"You canker blossom!" 3 Shakespearean Insults


[seen] /sin/
the place where some action or event occurs:
He returned to the scene of the murder.
any view or picture.
an incident or situation in real life.
an embarrassing outbreak or display of anger, strong feeling, or bad manners:
Please don't make a scene in such a public place.
a division of a play or of an act of a play, usually representing what passes between certain of the actors in one place.
a unit of action or a segment of a story in a play, motion picture, or television show.
the place in which the action of a play or part of a play is supposed to occur.
scenery (def 2).
  1. an episode, situation, or the like, as in a narrative.
  2. the setting or locale of a story.
the stage, especially of an ancient Greek or Roman theater.
an area or sphere of activity, current interest, etc.:
the rock music scene; the fashion scene.
behind the scenes, in secret or in private.
make the scene, Slang. to appear in a particular place or engage in a particular activity:
Let's make the scene downtown tonight. She was never one to make the drug scene.
Origin of scene
1530-40; < Latin scēna background (of the stage) < Greek skēnḗ booth (where actors dressed)
Related forms
interscene, noun
Can be confused
scene, seen.
1. arena, stage, location; center, focus. 2. See view. 3. episode. 4. demonstration, spectacle, show. Unabridged
Based on the Random House Dictionary, © Random House, Inc. 2015.
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Examples from the web for scene
  • Sampson starts things off not by diving into a discussion of bleeding-edge research, but by gradually setting the scene.
  • He played a part in the emerging rock and roll scene and later founded a music publishing company.
  • THis invention has potential as a field tool for crime scene investigators as well.
  • Others are newcomers to the literary scene, and they write with the desperate urgency of people who have little to lose.
  • Within hours of reaching a crime scene, police may now have information that helps identify suspects.
  • His skilful turn of phrase instantly draws the scene.
  • There is a stylistic device, too, the significance of which becomes apparent only in the last scene.
  • Red cranes, red overalls, red bulldozers and red boots announced to the world that his team had been called to the scene.
  • Important figures are introduced only to vanish from the scene a couple of pages later, but it is an enjoyable read, nonetheless.
  • To this fast-changing scene, mobile-phone banking looks to be a promising addition.
British Dictionary definitions for scene


the place where an action or event, real or imaginary, occurs
the setting for the action of a play, novel, etc
an incident or situation, real or imaginary, esp as described or represented
  1. a subdivision of an act of a play, in which the time is continuous and the setting fixed
  2. a single event, esp a significant one, in a play
(films) a shot or series of shots that constitutes a unit of the action
the backcloths, stage setting, etc, for a play or film set; scenery
the prospect of a place, landscape, etc
a display of emotion, esp an embarrassing one to the onlookers
(informal) the environment for a specific activity: the fashion scene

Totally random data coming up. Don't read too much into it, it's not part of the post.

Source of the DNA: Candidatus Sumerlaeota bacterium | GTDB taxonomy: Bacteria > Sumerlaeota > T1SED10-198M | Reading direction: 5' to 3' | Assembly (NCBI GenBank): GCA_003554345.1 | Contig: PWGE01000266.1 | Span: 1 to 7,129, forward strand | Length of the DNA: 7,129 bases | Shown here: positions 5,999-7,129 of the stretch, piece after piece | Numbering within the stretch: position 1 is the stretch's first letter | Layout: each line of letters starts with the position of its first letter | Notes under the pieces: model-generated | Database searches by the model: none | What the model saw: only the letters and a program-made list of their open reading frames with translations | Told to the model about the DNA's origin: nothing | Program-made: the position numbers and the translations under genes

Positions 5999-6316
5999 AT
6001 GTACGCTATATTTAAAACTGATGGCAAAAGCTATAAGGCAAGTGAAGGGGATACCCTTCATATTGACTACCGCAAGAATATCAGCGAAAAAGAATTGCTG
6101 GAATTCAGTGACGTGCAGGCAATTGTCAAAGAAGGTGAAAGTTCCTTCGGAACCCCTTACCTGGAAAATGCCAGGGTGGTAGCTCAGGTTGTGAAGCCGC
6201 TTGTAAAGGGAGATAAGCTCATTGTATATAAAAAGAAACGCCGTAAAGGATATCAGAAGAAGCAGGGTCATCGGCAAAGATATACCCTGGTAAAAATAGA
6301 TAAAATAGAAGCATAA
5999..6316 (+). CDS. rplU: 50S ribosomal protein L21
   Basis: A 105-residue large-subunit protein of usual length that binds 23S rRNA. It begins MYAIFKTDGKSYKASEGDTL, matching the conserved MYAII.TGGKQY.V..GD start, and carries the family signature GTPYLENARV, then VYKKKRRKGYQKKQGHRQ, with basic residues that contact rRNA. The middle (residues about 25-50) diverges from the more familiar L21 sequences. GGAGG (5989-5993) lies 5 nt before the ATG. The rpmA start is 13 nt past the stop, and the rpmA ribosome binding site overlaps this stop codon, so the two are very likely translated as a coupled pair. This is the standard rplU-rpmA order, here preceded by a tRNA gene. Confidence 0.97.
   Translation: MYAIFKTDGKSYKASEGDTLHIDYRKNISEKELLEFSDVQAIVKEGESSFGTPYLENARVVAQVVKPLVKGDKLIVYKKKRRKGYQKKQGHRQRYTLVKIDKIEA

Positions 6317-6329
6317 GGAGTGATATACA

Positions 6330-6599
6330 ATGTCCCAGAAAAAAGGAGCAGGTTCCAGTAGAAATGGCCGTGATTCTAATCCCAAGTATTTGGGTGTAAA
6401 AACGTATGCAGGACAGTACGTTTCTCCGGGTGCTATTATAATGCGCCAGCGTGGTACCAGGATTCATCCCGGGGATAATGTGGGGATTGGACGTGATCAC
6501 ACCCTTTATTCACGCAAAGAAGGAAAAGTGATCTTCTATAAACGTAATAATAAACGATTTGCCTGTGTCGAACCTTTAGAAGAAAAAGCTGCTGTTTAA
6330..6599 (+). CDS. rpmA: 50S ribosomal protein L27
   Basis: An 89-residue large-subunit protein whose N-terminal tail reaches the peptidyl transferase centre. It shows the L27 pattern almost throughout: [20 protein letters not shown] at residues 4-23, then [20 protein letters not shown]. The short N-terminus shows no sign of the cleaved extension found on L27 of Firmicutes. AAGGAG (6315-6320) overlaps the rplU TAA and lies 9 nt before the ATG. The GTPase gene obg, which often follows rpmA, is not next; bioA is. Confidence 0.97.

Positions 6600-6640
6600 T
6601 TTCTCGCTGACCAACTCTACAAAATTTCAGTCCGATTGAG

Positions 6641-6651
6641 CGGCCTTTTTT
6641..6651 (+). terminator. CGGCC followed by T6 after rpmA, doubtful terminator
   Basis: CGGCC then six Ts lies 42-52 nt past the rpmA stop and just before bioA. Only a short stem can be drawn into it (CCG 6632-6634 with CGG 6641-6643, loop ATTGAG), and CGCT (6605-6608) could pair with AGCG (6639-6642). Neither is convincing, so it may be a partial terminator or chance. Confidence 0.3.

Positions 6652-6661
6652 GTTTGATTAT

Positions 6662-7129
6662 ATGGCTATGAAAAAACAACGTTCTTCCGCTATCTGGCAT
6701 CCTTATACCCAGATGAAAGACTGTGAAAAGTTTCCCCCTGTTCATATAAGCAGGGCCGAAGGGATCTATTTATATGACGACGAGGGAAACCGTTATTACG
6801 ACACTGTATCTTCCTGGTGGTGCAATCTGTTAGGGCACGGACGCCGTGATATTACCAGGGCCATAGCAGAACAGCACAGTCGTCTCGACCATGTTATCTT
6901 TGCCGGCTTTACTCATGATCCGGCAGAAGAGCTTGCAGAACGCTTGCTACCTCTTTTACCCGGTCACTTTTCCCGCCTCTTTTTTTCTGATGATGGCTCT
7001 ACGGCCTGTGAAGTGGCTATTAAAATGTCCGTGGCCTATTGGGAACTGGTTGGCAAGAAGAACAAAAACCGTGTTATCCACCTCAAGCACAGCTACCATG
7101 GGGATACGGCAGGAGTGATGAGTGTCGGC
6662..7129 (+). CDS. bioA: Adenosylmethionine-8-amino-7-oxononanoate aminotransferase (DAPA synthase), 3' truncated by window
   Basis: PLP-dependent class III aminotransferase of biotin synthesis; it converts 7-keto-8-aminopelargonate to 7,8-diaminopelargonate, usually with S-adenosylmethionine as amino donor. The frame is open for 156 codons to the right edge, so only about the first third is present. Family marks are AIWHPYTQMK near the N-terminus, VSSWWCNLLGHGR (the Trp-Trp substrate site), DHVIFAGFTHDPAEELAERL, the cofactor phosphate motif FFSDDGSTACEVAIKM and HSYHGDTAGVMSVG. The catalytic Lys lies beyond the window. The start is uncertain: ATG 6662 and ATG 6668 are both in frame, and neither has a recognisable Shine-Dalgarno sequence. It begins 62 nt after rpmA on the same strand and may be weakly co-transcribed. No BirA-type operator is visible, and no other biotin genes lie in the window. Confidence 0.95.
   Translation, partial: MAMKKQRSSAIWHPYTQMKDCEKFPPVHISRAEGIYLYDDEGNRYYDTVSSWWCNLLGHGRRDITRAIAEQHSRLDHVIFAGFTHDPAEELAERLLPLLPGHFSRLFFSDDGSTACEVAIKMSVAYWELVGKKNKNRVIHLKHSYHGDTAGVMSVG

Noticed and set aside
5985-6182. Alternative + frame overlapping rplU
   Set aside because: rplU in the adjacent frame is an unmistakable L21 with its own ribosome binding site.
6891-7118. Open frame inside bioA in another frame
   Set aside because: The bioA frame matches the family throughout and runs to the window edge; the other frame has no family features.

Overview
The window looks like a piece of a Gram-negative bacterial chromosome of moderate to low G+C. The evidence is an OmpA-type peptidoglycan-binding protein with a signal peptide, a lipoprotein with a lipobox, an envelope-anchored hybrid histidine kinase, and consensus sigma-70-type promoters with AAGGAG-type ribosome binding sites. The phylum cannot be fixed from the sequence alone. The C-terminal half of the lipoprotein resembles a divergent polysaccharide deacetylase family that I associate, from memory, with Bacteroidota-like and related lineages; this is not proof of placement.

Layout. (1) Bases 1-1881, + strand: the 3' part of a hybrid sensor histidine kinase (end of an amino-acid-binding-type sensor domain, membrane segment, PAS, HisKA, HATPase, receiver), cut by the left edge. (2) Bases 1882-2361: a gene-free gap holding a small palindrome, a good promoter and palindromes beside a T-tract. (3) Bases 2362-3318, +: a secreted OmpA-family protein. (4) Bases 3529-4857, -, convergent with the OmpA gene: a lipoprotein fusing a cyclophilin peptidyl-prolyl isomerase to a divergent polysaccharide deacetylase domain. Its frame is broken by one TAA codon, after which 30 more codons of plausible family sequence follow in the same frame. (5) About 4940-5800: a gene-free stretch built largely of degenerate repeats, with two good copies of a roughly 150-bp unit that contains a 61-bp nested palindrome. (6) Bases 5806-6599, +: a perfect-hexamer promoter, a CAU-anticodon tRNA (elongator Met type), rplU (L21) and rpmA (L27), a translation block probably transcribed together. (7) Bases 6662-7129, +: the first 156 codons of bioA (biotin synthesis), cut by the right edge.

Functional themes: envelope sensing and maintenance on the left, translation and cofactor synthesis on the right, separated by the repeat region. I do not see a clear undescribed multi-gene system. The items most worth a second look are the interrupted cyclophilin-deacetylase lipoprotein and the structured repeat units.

(informal) interest or chosen occupation: classical music is not my scene
(rare) the stage, esp of a theatre in ancient Greece or Rome
behind the scenes, out of public view; privately
Word Origin
C16: from Latin scēna theatrical stage, from Greek skēnē tent, stage
Collins English Dictionary - Complete & Unabridged 2012 Digital Edition
© William Collins Sons & Co. Ltd. 1979, 1986 © HarperCollins
Publishers 1998, 2000, 2003, 2005, 2006, 2007, 2009, 2012
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Word Origin and History for scene

1530s, "subdivision of an act of a play," also "stage-setting," from Middle French scène (14c.), from Latin scaena, scena "scene, stage of a theater," from Greek skene "wooden stage for actors," also "that which is represented on stage," originally "tent or booth," related to skia "shadow, shade," via notion of "something that gives shade," from PIE root *skai- "to shine, flicker, glimmer" (see shine (v.)).

Meaning "material apparatus of a theatrical stage" is from 1540s. Meaning "place in which the action of a literary work occurs" is attested from 1590s; general (non-literary) sense of "place where anything is done or takes place" is recorded from 1590s. Hence U.S. slang sense of "setting or milieu for a specific group or activity," attested from 1951 in Beat jargon. Meaning "stormy encounter between two or more persons" is attested from 1761. Behind the scenes "having knowledge of affairs not apparent to the public" (1660s) is an image from the theater, "amid actors and stage machinery" (out of sight of the audience). Scene of the crime (1923) first attested in Agatha Christie.

Online Etymology Dictionary, © 2010 Douglas Harper
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Slang definitions & phrases for scene


  1. The setting or milieu of a specific activity or group; specialized venue: the rock ''scene''/ It is really quite difficult to understand their scene
  2. One's particular preference, activity, etc; bag, thing: I mean that's not my own scene or anything (1960s+ Counterculture)
Related Terms

all-originals scene, bad scene, lay a trip on someone, make a scene, make the scene, mob scene, split the scene

The Dictionary of American Slang, Fourth Edition by Barbara Ann Kipfer, PhD. and Robert L. Chapman, Ph.D.
Copyright (C) 2007 by HarperCollins Publishers.
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Idioms and Phrases with scene
The American Heritage® Idioms Dictionary
Copyright © 2002, 2001, 1995 by Houghton Mifflin Company. Published by Houghton Mifflin Company.
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